Monday, October 29, 2012
"Ringu" a Gooseflesh Generator
COUNTRY OF ORIGIN: Japanese
Running time: 96 minutes (1 hour, 36 minutes)
Not rated by the MPAA
DIRECTOR: Hideo Nakata
WRITER: Hiroshi Takahashi (from the novel by Kôji Suzuki)
PRODUCERS: Takashige Ichise, Shin'ya Kawai, and Takenori Sentô
CINEMATOGRAPHER: Jun'ichirô Hayashi
EDITOR: Nobuyuki Takahashi
COMPOSER: Kenji Kawai
HORROR/MYSTERY with elements of a thriller
Starring: Nanako Matsushima, Hiroyuki Sanada, Rikiya Otaka, and Katsumi Muramatsu
The subject of this movie review is the 1998 Japanese horror film, Ring, which is better known under the title, Ringu. The film is directed by Hideo Nakata and is based upon Ring, a 1991 novel by Kôji Suzuki. Ringu was released in the United States and the United Kingdom in 2000.
In this film, there is an urban legend in Japan that if you watch a peculiar videotape, you will die a week later. After watching a mysterious videotape, a group of teenagers die gruesome deaths. One of the teenagers was the niece of reporter Reiko Asakawa (Nanako Matsushima), who had been trailing the urban legend of the cursed videotape for her newspaper. But her niece’s death troubles her and makes her believe that there may be some validity to the story. She tracks the tape to a mountain resort and watches it, and immediately after gets a phone call promising death in seven days. Reiko panics and fears for her life, so she calls on the help of her ex-husband Ryuji Takayama (Hiroyuki Sanada), who may actually already know something about the strange girl on the tape. Time becomes of the utmost purpose when the divorced couple’s young son, Yoichi (Rikiya Otaka), watches the tape, so they must uncover the secret of breaking the tape’s curse to save all their lives.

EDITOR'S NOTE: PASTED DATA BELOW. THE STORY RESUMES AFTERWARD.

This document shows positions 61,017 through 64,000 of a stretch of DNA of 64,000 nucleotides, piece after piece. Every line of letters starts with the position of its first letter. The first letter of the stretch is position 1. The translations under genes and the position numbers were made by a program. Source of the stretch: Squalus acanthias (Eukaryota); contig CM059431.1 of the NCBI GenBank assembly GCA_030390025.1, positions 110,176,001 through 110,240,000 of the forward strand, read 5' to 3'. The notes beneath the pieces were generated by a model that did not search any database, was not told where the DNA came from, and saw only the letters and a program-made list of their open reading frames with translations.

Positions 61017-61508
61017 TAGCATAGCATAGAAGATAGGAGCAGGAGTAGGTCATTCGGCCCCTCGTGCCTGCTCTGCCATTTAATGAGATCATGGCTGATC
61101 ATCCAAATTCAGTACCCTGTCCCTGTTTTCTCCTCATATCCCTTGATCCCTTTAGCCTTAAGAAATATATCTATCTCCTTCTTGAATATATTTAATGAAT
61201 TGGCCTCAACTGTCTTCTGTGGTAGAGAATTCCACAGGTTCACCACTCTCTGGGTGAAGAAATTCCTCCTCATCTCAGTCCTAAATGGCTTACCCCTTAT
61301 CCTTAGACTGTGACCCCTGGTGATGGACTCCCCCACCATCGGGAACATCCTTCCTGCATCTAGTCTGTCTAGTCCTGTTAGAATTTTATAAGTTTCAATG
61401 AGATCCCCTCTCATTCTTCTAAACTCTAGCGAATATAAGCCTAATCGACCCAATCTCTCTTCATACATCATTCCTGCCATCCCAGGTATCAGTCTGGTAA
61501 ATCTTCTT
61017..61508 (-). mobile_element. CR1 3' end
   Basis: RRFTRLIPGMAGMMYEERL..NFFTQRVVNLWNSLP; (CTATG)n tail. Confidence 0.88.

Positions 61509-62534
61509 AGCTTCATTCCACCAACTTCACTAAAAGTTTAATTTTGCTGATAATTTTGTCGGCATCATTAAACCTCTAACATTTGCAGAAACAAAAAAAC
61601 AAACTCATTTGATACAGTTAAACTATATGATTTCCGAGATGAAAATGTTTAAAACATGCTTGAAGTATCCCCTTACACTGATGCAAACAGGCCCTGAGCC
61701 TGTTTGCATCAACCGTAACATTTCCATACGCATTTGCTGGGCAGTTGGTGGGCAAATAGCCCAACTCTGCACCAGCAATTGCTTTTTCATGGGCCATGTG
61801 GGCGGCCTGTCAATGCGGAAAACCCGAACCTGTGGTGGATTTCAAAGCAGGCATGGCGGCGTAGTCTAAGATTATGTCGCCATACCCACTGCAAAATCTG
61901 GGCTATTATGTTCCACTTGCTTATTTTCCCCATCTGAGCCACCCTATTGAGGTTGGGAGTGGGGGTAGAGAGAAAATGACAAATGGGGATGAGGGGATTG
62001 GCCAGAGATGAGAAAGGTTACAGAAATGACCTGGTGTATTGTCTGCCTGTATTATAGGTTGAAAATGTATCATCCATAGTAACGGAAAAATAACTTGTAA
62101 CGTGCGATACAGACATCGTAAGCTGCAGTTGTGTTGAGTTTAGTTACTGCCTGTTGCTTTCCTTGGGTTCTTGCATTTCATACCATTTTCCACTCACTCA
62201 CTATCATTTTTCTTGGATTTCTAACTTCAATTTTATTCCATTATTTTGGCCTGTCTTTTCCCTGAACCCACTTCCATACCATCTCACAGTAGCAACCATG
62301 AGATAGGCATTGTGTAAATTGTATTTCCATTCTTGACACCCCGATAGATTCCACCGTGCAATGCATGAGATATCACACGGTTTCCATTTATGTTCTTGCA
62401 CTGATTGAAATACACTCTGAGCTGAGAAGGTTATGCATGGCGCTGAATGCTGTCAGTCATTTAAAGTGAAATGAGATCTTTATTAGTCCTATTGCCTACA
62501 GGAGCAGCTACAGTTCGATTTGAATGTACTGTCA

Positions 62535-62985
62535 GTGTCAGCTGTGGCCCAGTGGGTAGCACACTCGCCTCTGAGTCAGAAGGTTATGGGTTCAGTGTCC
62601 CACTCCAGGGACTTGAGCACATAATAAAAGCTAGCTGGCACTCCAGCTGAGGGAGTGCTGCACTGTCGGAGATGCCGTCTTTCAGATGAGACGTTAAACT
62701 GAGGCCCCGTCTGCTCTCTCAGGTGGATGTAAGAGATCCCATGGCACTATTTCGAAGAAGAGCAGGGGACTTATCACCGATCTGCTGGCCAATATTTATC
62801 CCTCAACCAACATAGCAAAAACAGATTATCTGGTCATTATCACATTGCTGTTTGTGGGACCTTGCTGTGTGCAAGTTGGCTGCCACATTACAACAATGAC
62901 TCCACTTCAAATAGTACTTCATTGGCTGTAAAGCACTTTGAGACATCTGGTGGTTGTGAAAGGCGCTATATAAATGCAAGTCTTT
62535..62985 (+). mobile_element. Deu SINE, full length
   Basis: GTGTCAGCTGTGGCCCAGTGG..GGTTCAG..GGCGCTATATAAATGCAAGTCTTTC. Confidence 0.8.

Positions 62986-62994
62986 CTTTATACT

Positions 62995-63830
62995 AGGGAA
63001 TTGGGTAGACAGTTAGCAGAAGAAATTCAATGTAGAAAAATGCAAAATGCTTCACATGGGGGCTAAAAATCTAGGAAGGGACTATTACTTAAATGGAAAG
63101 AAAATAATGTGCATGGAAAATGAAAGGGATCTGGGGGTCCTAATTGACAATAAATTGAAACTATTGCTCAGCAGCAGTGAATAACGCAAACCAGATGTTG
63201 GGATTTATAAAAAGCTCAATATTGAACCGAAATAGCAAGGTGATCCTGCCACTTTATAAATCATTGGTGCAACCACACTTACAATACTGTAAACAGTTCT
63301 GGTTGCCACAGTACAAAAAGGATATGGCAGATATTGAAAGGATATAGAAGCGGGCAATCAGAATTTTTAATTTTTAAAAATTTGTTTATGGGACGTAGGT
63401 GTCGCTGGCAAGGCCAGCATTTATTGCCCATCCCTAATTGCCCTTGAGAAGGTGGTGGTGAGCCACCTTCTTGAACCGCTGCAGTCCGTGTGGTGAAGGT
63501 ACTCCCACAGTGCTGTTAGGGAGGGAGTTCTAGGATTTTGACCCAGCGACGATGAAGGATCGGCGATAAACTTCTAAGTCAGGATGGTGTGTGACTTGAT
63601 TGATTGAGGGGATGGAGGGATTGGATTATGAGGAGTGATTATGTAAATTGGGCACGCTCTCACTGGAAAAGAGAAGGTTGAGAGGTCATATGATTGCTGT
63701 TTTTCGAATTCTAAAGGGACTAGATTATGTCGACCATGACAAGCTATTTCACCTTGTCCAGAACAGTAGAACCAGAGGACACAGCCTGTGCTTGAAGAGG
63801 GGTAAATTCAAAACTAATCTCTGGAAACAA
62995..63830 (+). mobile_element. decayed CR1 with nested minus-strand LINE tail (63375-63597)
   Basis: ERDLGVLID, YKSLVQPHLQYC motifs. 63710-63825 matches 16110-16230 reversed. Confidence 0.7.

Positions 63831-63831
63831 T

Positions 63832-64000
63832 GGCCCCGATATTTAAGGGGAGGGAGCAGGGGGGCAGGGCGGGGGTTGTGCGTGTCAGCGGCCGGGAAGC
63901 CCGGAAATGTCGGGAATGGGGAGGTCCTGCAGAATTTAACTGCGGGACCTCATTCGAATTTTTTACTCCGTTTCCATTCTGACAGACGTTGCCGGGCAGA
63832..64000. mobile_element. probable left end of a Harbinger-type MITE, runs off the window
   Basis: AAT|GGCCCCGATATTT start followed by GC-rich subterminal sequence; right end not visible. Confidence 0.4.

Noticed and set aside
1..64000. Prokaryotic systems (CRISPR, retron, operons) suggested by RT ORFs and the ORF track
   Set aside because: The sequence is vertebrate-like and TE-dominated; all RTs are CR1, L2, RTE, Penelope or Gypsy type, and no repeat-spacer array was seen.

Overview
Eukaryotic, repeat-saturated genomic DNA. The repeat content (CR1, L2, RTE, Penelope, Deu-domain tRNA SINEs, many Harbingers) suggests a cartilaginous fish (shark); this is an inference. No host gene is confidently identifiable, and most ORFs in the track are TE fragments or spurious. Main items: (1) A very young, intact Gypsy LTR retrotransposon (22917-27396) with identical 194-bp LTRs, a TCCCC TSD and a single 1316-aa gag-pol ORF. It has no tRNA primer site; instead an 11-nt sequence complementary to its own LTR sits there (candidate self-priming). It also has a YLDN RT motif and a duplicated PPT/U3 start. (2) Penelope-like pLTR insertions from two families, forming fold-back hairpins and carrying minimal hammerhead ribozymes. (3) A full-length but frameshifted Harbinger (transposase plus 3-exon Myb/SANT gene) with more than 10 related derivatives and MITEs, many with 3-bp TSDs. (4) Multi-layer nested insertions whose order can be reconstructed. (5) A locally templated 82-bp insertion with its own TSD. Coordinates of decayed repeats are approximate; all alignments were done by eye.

Ringu was the subject of a 2002 remake from DreamWorks Pictures called The Ring. Both films are based upon Kôji Suzuki novel, Ring (the first in a horror trilogy). Both films are similar, although Ringu is not as oblique as The Ring. Director Hideo Nakata drenches his films in deep and penetrating shadows, and haunting reflections suddenly appear dreamily in reflective surfaces when you least (but should) expect it. Even the daylight is filled with a sense of the haunted and the foreboding, and the most benign everyday sounds, such as a phone ringing, hints at evil. Nakata, more than Gore Verbinski did in his remake, creates the overwhelming suggestion that around every corner and just over one’s shoulder is doom and gruesome death.
Nakata’s best feat, however, may be in that he surrounds the cast with a sense of normal, everyday life. There is the illusion that everything is normal, and that what goes on every day happens this very day. But just beneath the normalcy is another real world of horror and creeping evil. That’s the scariest kind of horror of all.
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